One funny story about Hershey has to do with when we moved down here to Cape Coral.  While in Louisville, I really got into photography, so I took tons of photos of Hershey (see below for examples), and I posted them on my Flickr page.  Since these photos were public, anyone could view them not only on Flickr but on any image search engine.  One of Hershey’s photos went viral and became one of the most popular searched photos for a Pomeranian.  So when we moved to Cape Coral, we needed to find a new dog groomer.  When we entered the store to pick up Hershey, lo and behold here was an 8×10 print out of her on the wall of the store! One might think this was because they wanted customers to think she was one of their clients (when she lived in Louisville), and then she actually became one! But if you’re asking me, they probably posted it because she was that famous. :)

Hershey had an unusual personality for a Pomeranian.  In her early years, she was quite stingy with my pillow, and when I would demand for more she would make up for that by resting her back on my head.  Upon entering the house, she would run laps around the living room in absolute glee that made me feel like the most important person in the world.  She wasn’t a dog who could do many tricks (largely my fault), but she made up for that in the way she loved.  If Hershey had the ability to talk, she would be able to tell you more about my life than any other person (except my wife).  But I guess that’s what makes dogs such good companions.  They don’t talk, they just listen.  And they make us laugh and feel loved.

I honestly could not have asked for a better dog and companion for the past 14 years of my life.  Thank you Lord for providing a great companion and friend to love me and my family.

Find Me on FridayTell Me I Am BeautifulSomebody Got a Haircut!Mrs. Hershey 2Dad Would You Leave Me Alone?!Did You Say Outside?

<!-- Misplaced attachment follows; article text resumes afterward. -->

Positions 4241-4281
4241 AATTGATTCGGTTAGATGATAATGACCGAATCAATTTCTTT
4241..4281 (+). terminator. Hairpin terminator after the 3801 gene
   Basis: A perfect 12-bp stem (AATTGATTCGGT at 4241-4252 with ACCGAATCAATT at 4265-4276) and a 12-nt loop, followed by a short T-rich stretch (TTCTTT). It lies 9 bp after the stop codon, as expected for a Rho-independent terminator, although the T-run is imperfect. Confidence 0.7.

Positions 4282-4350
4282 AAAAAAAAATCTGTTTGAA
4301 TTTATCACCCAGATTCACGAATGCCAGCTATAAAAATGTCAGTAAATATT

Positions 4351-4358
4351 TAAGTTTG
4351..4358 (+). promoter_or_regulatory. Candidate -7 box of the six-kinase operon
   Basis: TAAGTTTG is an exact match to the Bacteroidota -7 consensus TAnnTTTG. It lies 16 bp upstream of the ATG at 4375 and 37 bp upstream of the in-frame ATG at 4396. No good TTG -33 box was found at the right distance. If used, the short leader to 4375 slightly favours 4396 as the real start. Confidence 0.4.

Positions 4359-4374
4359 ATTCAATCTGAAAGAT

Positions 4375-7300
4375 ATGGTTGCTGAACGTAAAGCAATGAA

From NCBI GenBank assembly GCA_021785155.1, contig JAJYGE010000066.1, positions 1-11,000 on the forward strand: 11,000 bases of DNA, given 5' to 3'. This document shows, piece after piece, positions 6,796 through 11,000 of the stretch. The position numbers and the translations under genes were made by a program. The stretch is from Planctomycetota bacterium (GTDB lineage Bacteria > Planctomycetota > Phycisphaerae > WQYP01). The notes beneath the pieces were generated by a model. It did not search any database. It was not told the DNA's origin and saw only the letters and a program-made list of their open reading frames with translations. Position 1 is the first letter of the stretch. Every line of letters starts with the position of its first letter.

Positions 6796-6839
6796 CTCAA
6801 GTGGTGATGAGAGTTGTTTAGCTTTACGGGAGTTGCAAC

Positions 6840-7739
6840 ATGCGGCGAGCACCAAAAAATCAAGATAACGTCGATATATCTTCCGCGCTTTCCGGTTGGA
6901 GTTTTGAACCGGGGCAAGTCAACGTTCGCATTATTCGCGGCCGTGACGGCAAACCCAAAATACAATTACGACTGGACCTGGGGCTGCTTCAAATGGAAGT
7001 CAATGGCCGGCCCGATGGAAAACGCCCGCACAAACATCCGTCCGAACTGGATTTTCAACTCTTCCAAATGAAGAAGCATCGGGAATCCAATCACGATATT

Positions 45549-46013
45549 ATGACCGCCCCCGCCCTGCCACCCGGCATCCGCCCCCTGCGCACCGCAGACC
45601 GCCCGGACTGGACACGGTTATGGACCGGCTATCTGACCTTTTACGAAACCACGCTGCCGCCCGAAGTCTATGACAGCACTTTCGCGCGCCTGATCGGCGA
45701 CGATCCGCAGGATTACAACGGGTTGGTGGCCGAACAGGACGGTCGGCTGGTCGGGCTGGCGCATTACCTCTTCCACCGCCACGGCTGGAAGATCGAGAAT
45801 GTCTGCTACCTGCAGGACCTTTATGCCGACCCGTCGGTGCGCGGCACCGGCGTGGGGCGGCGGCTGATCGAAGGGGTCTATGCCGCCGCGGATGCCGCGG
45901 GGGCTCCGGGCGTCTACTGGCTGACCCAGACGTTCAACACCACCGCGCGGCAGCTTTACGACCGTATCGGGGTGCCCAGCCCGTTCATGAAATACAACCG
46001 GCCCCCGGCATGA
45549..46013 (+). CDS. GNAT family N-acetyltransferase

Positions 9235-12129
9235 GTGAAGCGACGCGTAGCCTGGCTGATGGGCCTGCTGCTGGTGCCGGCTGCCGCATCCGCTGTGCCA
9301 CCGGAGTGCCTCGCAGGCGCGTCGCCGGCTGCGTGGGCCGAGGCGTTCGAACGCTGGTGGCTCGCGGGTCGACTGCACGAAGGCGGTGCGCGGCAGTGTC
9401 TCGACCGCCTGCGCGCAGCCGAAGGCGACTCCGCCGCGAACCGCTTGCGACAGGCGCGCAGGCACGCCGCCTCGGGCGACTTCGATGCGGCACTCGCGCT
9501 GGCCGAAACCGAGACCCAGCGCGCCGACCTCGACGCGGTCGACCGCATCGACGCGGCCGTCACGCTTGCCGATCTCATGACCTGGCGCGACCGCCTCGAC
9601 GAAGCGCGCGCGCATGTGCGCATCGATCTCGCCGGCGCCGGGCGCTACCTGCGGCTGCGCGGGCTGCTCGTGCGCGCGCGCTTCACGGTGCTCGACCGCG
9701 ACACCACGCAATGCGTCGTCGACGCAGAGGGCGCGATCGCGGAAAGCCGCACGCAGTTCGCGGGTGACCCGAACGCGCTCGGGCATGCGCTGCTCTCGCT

Hershey Chillin'Hershey JazzedChillin' on BedMerry Christmas! - From HersheyPuppy Dog EyesYum More Treats Please
What You Lookin' At?That Face . . .Can I Get A Yawn?Will You Please Scratch My Belly?Oh Dad, Not Now!Spike!
Lick It OffI Want It Now!FacialI Wanna Play!Pirked UpWill Somebody Dry Me Off?
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Starting this Sunday, Grace will be spending the next 12 weeks on Gospel-Centered Family by Tim Chester and Ed Moll.  I was really looking forward to teaching it, but after meeting with my fellow pastors, I am transitioning to focus more on leadership development and growing our church family in the areas of gospel, community, and mission.  A couple of weeks ago, I took some time to jot down some ways that the functional centrality of the gospel in the family impacts the church.

1.  Discipline in the home facilitates gospel mission.

When parents are intentional and consistent in shepherding the hearts of their children and applying appropriate formative and corrective discipline to their lives, they are freed up to communicate the gospel to others and even have their children join them in the process.  However, undisciplined children often sideline parents seeking to live on mission because of their unruly behavior (maintenance).  When the gospel is not functioning in the home, it becomes very difficult to put it only display in the community.  In anything you do, discipline brings freedom, and in the case with children, parents who are skillful in raising their children will likely be more engaged and effective on mission together.